Social Hierarchy In John Steinbeck's 'Of Mice And Men'

427 Words2 Pages
hroughout all of human history social standings have been determined by a hierarchy. John Steinbeck examines the social hierarchy in his novella, Of Mice and Men . The story is set on a ranch in the 1930’s and follows two migrant workers named George and Lennie, who work on a ranch in Salinas, California. There is a hierarchy among the residents on the ranch, and each individual’s ranking is determined by social status. Using the character of Curley’s wife, the only woman on the ranch, Steinbeck reveals how women are segregated from society furthering his argument that the social hierarchy is determined by factors created by society.
Curley’s wife is never given a name in order to show how women are devalued in society. When Lennie and George arrive at the ranch they speak to Candy, a ranch hand. George asks Candy about another one of the workers named Curley, and Candy mentions Curley is recently married. He refers to
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When Crooks, Candy, and Lennie are left behind while the other men go out to the town, they discuss the dream of owning their own ranch someday. When Curley’s wife enters the room, the entire atmosphere changes. Crooks tells Curley’s wife, “You ain’t wanted here. We told you you ain’t wanted here (Steinbeck 77).” This implies that Crooks believes that the men are above her. Even among the lowest tier of the pyramid there is still a struggle to hold power over others. It further separates her from everyone else on the ranch. The stereotypes given to women by society are what segregate them further.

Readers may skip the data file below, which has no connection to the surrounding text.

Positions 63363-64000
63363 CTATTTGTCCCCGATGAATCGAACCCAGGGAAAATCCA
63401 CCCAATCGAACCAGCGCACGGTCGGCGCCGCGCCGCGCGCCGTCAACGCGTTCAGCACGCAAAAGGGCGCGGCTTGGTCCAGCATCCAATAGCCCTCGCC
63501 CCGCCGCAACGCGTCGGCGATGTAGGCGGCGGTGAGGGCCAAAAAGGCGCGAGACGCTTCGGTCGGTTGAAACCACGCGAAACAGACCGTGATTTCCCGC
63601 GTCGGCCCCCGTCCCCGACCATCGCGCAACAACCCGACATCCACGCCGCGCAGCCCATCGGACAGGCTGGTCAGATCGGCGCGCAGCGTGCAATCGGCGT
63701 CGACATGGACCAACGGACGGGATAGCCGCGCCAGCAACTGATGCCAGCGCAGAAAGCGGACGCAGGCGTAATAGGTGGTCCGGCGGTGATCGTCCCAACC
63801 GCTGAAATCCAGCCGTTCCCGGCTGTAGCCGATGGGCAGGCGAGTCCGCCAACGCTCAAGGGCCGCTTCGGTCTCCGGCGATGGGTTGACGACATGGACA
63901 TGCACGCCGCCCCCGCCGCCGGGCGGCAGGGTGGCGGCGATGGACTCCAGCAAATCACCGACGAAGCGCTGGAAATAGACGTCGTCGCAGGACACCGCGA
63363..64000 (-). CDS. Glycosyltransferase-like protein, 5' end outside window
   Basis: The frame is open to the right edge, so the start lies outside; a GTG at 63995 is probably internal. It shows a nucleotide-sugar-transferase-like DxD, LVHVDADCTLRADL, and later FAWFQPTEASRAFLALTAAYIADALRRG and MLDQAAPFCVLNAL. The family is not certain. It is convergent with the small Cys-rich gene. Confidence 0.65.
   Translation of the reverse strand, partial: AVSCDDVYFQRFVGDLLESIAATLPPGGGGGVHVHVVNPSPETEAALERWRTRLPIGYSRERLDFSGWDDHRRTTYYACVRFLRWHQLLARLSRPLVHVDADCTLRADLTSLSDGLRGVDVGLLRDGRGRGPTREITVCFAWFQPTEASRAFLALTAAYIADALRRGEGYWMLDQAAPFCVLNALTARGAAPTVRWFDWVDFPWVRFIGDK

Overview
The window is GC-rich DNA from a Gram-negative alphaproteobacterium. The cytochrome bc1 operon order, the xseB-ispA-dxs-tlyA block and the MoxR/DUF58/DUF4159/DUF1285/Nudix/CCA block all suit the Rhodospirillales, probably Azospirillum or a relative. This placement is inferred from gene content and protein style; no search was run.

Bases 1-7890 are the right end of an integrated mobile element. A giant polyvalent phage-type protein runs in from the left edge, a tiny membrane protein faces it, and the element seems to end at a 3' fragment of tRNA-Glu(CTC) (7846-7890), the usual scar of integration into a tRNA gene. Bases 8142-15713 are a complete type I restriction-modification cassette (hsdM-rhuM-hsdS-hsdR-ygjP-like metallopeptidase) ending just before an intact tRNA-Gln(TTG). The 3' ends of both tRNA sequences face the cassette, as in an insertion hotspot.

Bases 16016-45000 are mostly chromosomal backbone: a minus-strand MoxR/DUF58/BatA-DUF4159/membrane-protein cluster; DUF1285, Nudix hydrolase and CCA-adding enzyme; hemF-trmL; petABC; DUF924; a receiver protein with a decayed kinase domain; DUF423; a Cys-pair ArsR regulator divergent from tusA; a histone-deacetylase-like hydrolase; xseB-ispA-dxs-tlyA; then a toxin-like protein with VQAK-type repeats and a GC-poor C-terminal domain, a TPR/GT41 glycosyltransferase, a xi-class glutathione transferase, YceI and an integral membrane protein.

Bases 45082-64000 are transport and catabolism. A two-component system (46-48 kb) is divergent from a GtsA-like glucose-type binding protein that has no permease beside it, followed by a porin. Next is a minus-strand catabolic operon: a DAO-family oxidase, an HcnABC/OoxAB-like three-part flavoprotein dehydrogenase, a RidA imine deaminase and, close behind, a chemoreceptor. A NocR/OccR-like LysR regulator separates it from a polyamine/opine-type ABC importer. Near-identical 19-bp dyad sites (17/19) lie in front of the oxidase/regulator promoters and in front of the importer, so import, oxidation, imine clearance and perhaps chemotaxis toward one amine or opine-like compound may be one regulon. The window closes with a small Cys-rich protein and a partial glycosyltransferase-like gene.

Curley’s wife shows the extent to which women are alienated, proving that the social norms society creates are what segregate people from it. Women are dehumanized, objectified, and isolated because of the typecasts society puts in place. These ideals are stereotypes, which cause a system of ranking among people. The social hierarchy uses labels in order to decide a person’s social
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